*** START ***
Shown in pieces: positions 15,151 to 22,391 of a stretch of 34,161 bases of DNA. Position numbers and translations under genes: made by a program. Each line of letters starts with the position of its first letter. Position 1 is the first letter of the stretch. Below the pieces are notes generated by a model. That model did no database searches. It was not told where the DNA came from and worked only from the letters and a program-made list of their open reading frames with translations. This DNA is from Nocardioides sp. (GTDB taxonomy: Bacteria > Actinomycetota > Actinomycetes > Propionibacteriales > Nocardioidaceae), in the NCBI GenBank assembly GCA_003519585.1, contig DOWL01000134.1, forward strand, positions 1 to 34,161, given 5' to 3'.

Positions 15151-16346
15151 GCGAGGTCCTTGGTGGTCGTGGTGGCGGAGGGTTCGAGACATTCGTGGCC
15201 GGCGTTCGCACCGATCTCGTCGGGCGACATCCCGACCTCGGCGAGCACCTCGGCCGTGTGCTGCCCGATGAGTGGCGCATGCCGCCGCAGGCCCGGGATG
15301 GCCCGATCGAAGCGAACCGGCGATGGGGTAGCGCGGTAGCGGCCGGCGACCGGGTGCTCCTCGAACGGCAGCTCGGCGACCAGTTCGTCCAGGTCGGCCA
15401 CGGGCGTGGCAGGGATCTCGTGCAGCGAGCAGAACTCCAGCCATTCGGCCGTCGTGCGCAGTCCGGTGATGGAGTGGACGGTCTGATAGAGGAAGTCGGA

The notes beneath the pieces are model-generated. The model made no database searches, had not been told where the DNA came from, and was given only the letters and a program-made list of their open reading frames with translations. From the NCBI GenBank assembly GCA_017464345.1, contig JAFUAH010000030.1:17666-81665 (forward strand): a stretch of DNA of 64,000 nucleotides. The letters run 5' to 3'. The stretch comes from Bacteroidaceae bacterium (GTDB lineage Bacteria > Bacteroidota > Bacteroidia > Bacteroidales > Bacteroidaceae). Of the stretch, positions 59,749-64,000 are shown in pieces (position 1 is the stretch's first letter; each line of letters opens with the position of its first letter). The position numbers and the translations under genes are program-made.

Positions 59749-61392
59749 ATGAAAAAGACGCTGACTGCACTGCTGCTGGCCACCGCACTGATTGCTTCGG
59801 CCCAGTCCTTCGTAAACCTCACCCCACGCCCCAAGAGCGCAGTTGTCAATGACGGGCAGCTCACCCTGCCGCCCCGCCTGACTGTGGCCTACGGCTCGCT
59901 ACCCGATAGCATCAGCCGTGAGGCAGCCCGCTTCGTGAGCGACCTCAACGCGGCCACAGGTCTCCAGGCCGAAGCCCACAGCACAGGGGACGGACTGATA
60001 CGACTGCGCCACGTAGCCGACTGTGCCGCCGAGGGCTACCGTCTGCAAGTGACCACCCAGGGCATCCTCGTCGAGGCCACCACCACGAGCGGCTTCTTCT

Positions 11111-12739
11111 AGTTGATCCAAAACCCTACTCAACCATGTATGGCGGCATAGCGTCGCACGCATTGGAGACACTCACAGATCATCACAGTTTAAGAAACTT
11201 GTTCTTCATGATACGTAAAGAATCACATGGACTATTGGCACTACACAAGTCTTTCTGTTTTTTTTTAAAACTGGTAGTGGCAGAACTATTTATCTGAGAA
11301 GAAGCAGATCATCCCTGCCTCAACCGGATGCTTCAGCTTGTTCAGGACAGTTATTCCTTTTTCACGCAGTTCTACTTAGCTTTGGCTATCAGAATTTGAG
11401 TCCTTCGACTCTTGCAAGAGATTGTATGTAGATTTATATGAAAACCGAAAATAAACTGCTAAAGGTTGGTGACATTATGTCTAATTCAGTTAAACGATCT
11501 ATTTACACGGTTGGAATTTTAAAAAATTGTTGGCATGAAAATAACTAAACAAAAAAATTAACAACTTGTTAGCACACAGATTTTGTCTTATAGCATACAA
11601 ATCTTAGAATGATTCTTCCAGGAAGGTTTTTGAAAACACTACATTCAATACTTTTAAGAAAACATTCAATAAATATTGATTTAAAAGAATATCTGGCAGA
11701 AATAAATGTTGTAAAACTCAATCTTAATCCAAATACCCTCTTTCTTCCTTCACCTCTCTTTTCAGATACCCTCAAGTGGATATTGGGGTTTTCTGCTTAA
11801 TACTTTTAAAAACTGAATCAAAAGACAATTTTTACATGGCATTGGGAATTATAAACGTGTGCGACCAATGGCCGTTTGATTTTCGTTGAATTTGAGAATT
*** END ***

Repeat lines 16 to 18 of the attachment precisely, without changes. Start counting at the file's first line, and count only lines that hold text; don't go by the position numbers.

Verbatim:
11301 GAAGCAGATCATCCCTGCCTCAACCGGATGCTTCAGCTTGTTCAGGACAGTTATTCCTTTTTCACGCAGTTCTACTTAGCTTTGGCTATCAGAATTTGAG
11401 TCCTTCGACTCTTGCAAGAGATTGTATGTAGATTTATATGAAAACCGAAAATAAACTGCTAAAGGTTGGTGACATTATGTCTAATTCAGTTAAACGATCT
11501 ATTTACACGGTTGGAATTTTAAAAAATTGTTGGCATGAAAATAACTAAACAAAAAAATTAACAACTTGTTAGCACACAGATTTTGTCTTATAGCATACAA